Egypt’s Emergency Law Expires, Protests Continue
Egypt’s emergency law expired Thursday, the Washington Post reported. Heba Morayef of Human Rights Watch stated, however, that at least 188 people remain detained who theoretically should be free now that the law has expired. At Thursday’s State Department press briefing Mark Toner said “it’s something that we’ve repeatedly encouraged them to do and it’s certainly in keeping with the timeline that the SCAF has set out for this democratic transition.”
Protests erupted earlier this week in response to the first round of presidential elections, with some demonstrators setting fire to the headquarters of presidential candidate Ahmed Shafiq. Former presidential candidate Khaled Ali joined the protests, and contended that the election was “neither free or fair.” Another protester referred to the upcoming runoff as a choice “between a religious state and an autocratic state.” On Friday protests continued in Cairo, where various groups have called for a “Disenfranchisement Friday” mobilization against the candidacies of both Morsi and Shafiq and against military rule.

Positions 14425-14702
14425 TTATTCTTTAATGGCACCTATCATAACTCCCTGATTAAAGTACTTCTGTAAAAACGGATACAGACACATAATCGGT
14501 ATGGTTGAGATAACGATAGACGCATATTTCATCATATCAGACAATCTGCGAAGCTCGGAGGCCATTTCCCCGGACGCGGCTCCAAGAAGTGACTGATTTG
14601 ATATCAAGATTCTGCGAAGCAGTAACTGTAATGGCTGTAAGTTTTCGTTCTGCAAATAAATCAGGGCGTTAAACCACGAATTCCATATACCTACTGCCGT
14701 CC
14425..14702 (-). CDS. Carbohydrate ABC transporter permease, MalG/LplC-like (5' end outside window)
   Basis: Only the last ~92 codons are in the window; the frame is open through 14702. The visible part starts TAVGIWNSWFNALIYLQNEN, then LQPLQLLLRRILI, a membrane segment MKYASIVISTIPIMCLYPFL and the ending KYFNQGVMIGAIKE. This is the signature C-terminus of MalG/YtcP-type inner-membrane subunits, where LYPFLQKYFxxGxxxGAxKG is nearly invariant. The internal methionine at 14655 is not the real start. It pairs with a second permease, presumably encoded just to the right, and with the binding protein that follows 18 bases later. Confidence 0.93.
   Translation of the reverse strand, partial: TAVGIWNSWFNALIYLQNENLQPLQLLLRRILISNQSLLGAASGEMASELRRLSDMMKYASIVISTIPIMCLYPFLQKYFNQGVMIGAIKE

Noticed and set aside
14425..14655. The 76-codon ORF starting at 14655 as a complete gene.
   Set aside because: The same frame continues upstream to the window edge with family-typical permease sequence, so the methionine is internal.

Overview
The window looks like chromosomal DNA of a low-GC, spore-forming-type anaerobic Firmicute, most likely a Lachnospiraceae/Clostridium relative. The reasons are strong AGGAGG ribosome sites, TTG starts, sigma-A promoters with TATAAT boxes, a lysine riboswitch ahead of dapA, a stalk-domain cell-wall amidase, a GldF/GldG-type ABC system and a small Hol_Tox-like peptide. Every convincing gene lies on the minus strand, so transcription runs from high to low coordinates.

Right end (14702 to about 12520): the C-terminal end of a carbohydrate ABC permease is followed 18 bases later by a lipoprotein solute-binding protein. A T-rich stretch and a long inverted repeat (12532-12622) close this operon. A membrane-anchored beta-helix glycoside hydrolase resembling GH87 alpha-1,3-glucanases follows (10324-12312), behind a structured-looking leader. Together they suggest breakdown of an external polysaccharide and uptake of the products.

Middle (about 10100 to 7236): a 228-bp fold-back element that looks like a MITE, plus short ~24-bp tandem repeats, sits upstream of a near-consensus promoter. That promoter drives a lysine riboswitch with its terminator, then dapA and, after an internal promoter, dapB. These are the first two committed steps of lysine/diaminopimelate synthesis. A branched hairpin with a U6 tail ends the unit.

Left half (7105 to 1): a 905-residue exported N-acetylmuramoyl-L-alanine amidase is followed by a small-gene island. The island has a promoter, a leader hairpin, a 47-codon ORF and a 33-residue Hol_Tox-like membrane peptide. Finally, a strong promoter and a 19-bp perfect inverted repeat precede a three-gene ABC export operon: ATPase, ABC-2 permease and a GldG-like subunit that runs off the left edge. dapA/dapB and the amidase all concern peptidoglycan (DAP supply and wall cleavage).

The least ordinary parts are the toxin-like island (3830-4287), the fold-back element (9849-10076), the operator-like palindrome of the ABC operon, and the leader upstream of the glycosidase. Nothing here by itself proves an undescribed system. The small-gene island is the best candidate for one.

Robert Satloff, executive director of the Washington Institute writes that the U.S. should clearly articulate its interests to Egyptians before the runoff election, but should not go so far as to endorse a specific candidate. Satloff asserts that “Washington owes it to the integrity of Egypt’s democratic process as well as to America’s own national interest to be clear with Egyptians, laying out more explicitly how their vote will likely impact Egypt’s most consequential international relationship.”